Archibald Campbell [Mac Cailein Mòr], 3rd Duke of Argyll, 1682 - 1761. Statesman (1744)
About this artwork
Before succeeding his brother to the title of Duke of Argyll in 1744, Archibald Campbell was known as Earl of Ilay. A Whig supporter in the turbulent political climate of the early 1700s, he was Robert Walpole’s right-hand man in Scotland and became a very powerful figure during the 1740s and 50s. Trained as a lawyer, he held important posts including that of lord justice-general, the head of Scotland’s highest criminal court. This portrait, showing the Duke in legal robes, is one of three portraits of him by Ramsay. The image is now well-known due to Ilay’s close involvement in the foundation of the Royal Bank of Scotland in 1727. An engraved version of this very portrait appears on all of its banknotes from 1987 onwards, and features as a watermark in the newest series.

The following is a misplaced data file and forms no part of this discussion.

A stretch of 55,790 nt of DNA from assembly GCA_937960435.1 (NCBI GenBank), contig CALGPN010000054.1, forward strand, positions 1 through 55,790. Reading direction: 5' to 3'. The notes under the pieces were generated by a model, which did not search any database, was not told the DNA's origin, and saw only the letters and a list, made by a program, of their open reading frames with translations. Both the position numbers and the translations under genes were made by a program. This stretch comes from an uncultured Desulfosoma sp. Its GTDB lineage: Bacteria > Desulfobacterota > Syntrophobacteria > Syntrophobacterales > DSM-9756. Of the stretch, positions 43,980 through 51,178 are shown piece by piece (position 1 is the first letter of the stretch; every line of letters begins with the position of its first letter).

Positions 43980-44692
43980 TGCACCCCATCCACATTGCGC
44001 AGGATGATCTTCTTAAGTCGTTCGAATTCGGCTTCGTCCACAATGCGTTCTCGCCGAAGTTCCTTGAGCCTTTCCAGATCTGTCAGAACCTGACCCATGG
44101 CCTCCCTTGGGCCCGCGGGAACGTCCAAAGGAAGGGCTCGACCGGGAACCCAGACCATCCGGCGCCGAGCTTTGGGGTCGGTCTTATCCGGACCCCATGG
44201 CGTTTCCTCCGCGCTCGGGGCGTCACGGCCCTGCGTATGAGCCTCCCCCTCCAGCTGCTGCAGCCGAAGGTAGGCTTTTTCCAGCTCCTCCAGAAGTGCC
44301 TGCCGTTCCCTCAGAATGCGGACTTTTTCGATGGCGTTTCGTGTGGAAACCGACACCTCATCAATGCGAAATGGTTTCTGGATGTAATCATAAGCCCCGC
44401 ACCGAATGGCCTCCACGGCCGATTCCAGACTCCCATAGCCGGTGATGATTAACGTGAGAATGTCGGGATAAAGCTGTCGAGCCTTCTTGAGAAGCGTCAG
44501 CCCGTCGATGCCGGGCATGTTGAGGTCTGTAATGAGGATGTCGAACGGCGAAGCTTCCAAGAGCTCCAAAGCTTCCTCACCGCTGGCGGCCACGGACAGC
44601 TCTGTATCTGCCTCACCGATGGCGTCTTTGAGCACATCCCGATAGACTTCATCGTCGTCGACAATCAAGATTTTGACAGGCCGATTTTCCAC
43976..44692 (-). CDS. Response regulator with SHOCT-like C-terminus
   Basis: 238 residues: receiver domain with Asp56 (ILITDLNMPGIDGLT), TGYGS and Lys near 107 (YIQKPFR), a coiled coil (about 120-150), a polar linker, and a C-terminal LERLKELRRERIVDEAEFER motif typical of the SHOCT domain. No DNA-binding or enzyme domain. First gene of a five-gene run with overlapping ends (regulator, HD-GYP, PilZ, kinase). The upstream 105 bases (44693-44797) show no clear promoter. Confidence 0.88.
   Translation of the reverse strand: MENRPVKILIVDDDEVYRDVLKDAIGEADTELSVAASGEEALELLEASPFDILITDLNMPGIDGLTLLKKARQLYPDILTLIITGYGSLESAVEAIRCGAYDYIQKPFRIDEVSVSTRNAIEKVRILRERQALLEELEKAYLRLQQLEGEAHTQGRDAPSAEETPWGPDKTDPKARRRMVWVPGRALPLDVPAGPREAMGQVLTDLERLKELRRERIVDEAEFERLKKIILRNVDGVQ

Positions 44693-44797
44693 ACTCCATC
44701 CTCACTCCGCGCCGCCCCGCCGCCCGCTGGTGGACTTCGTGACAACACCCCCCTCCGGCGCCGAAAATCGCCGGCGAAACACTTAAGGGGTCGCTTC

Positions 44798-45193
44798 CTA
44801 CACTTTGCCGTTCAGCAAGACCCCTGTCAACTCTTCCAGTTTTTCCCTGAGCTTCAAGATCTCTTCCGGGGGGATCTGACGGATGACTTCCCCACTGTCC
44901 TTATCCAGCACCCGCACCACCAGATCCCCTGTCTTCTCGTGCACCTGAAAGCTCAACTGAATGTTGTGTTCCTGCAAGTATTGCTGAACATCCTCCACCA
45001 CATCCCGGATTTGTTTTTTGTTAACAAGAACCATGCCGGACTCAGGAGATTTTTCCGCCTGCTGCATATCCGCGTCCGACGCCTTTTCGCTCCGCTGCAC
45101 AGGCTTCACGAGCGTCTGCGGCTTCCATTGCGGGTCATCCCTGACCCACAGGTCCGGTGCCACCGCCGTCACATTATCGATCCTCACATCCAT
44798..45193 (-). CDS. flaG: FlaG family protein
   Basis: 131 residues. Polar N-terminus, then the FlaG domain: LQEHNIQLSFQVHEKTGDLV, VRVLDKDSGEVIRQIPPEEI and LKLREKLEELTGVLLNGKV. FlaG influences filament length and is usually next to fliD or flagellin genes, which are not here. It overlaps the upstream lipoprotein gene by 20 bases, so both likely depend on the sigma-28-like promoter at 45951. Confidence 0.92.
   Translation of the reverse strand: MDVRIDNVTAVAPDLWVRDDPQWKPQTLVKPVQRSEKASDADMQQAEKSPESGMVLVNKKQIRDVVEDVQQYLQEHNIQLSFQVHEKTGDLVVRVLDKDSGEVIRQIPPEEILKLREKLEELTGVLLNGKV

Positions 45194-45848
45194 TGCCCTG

- title: Archibald Campbell [Mac Cailein Mòr], 3rd Duke of Argyll, 1682 - 1761. Statesman
- accession number: PG 1293
- artist: Allan RamsayScottish (1713 - 1784)
- depicted: Archibald Campbell
- gallery: In Storage
- object type: Painting
- subject: Politics and government The law Aristocracy
- materials: Oil on canvas
- date created: 1744
- measurements: 127.00 x 101.60 cm (framed: 144.00 x 117.30 x 5.30 cm)
- credit line: Purchased 1936
- photographer: Antonia Reeve
Ramsay, named after his father who was a poet, was internationally renowned for his outstanding portraits. He attended the new Academy of St Luke in Edinburgh and then continued his artistic education in Italy. He visited Rome, studying at the French Academy and Naples. British residents commissioned many portraits from him and as soon as he returned to London he established a successful studio. He also returned to Edinburgh regularly. King George III appointed him King's painter. As a gifted conversationalist and writer of essays, Ramsay pursued his scholarly interests when injury to his right arm in 1773 cut short his painting career.